What will work is for you bums to stop with the closed door bills. We want to know EVERYTHING that’s going on with congress. You crooks and liars need to start representing. THe majoriyt of the people want to clean house and start fresh.

    We want term limits. That’s the only way to get rid of crooks like Rangel, Frank, Waters, Murtha (hope he’s burning in hell), Kennedy (him too) and so on. Get out you bums.

    • IMcasualcat

      You forgot to mention that paragon of equal rights … Strom Thurmond.

      Though I do have to give you props … most of the longest serving senators seem to have been Democrats … I wonder why that is?

  • independentvoter

    IT WILL WORK.. lets look at things in our own lives when we start out on our own we buy what we NEED.. then you add to what you NEED with what you WANT than you add every time someone comes out with a product and sells it to you as something you want till you have NO ROOM and LESS money.. than you meet someone and get married and they bring all their STUFF into your space..You don’t need DOUBLE stuff and have no room for it but find yourself keeping it in boxes cause you have to buy a house cause your family of 2 is expanding and you need more room for all the STUFF the new person will need.. Kind of like our laws.. our laws have laws that ALL mean basically the same but to look busy they rewrite them adding a little bit more each time..till we have BOXES of laws that have been rewritten but NEVER used (enforced).. Our Constitution is how many pages and our bills passed by the senate with all the loop holes are how many?? And GROWING every time one is written.. The only way to clean up the STUFF is to have a garage sale.. One nice amendment to the Constitutional would be that ALL Presidential orders expire when that president leaves office..Another would be that all bills forward would be STAND ALONE BILLS and less than 250 pages.. there are so many ways to make this government smaller and more efficent it’s SIMPLE.. but than we have had up till now a bunch of LAWYERS more worried about loop holes than making things SIMPLE..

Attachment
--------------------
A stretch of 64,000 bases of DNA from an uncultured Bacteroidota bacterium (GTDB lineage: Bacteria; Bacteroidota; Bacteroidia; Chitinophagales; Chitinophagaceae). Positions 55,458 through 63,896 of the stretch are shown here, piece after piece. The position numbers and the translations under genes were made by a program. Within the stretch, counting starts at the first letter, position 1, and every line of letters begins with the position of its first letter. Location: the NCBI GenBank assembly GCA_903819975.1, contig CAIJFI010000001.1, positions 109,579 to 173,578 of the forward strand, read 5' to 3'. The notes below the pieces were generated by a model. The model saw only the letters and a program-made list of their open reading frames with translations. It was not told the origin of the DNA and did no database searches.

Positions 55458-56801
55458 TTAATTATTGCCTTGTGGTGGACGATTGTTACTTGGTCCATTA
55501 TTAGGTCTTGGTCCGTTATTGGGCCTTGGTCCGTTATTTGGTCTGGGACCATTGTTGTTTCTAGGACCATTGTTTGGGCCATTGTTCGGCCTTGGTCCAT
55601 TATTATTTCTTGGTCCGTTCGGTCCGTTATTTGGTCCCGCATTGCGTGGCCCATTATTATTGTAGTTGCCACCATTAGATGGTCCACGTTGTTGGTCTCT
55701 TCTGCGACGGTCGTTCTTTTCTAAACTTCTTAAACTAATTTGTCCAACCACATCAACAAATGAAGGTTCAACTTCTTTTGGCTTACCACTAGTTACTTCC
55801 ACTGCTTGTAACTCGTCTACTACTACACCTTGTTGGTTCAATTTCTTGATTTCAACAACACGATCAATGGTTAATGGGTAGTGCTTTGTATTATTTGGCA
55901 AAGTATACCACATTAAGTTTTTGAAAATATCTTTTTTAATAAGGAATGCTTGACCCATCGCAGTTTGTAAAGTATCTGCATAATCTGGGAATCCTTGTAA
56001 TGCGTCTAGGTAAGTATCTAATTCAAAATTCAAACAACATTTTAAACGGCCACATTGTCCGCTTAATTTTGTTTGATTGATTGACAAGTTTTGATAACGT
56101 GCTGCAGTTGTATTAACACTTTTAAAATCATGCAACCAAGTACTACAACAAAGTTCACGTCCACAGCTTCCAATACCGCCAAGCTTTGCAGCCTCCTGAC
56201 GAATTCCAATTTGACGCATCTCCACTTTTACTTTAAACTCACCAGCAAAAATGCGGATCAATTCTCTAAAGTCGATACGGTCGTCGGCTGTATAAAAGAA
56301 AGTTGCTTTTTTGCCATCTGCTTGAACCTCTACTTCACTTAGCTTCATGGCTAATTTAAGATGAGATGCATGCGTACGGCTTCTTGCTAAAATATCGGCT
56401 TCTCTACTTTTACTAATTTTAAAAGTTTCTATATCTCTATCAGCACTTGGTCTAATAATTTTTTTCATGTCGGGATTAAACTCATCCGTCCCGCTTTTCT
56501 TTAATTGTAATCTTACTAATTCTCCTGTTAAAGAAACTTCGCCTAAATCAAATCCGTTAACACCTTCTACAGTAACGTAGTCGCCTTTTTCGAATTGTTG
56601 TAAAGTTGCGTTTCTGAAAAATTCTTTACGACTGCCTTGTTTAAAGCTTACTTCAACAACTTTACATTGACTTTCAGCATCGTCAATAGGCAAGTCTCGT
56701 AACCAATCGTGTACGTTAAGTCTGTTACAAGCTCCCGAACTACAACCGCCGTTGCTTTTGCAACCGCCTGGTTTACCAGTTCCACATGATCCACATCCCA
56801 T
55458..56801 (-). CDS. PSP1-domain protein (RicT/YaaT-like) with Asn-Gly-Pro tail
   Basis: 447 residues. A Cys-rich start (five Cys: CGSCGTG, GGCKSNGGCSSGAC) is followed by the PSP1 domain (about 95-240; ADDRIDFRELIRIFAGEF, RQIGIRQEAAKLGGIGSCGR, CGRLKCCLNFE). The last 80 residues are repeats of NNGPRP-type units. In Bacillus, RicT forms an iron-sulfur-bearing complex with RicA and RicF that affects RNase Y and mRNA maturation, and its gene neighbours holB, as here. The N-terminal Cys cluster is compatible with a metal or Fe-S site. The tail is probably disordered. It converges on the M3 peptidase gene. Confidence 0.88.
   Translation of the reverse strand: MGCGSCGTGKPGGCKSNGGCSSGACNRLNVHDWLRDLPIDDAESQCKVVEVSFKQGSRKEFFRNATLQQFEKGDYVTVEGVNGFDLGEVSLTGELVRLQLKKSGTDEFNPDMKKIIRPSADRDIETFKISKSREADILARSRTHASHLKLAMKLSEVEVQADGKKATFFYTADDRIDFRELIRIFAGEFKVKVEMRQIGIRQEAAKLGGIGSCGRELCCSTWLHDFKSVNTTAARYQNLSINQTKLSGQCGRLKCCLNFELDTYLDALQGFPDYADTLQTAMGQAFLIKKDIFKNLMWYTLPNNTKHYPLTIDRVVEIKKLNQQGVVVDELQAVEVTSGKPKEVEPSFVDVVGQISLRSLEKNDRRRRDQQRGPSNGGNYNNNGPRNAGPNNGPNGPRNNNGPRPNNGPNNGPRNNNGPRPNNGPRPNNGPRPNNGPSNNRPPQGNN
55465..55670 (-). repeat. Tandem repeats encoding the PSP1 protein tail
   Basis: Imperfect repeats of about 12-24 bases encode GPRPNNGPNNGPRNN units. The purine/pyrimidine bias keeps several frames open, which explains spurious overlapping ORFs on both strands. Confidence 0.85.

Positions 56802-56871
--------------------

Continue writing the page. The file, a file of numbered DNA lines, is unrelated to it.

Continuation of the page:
• IMcasualcat

      What you did was layout one of the fundamental priciples of Sociology.
      That being that “EVERY individual will expand to fill his/her/its environment.”
      A fundamental flaw in human nature …. curious how you would change human nature?

  • sunnyr

    We have to get back to the Constitution and give STATES back their rights that were stolen from them and sold to Big Government in Washington DC. The Department of Education was made “federal” by the nitwit Jimmy Carter and expanded under the nitwit George Bush. Education needs to go back to the STATES! We have to kick the UNIONS OUT OF GOVERNMENT! They were given free rein by JFK and now they are running amok all over the damn place, destroying our economy and bankrupting STATES with exhorbitant retirement plans that are paid for by TAXPAYERS! WE THE PEOPLE have had quite enough of this B***S***!
    It’s time to take our country back and make it prosperous again. Bub-bye Barry!

    • IMcasualcat

      If the states rights were sold to anyone they were sold to Corporations that are now allowed to buy elections.

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  • derkrieger

    “Will this rule change anything? The Constitution lists 17 enumerated powers for Congress, but two of those, the Commerce Clause and the Necessary and Proper Clause, have been construed quite broadly by the Supreme Court.”

    The courts have been wrong. And anyone familiar with what happened during the FDR administration knows how and why he managed to subvert the Constitution to pass his big government agenda.

    The Commerce Clause and the Necessary and Proper Clause are only supposed to be applied to the 17 enumerated powers, not to anything Congress wants to regulate. If the clauses aren’t restricted to the enumerated powers then why have enumerated powers in the first place?

    It is way past time to put the federal genie back in its bottle before we’re all serfs and wards of the state. The Founders would have NEVER supported the socialist policies of the Democrat party. Never.

    • Rational_Texan

      Agreed. Nor would they have supported the socialist policies of the Republican party (doubling the size of the department of education, Medicare plan D, TARP, etc.)

      • derkrieger

        Correct. The Democrats believe in BIG government while most Republicans only believe in big government.

        • ohiodmo

          LOL, Derk… Absolutely true. You made my evening!

        • IMcasualcat

          Always nice when somebody actually sees the big picture …..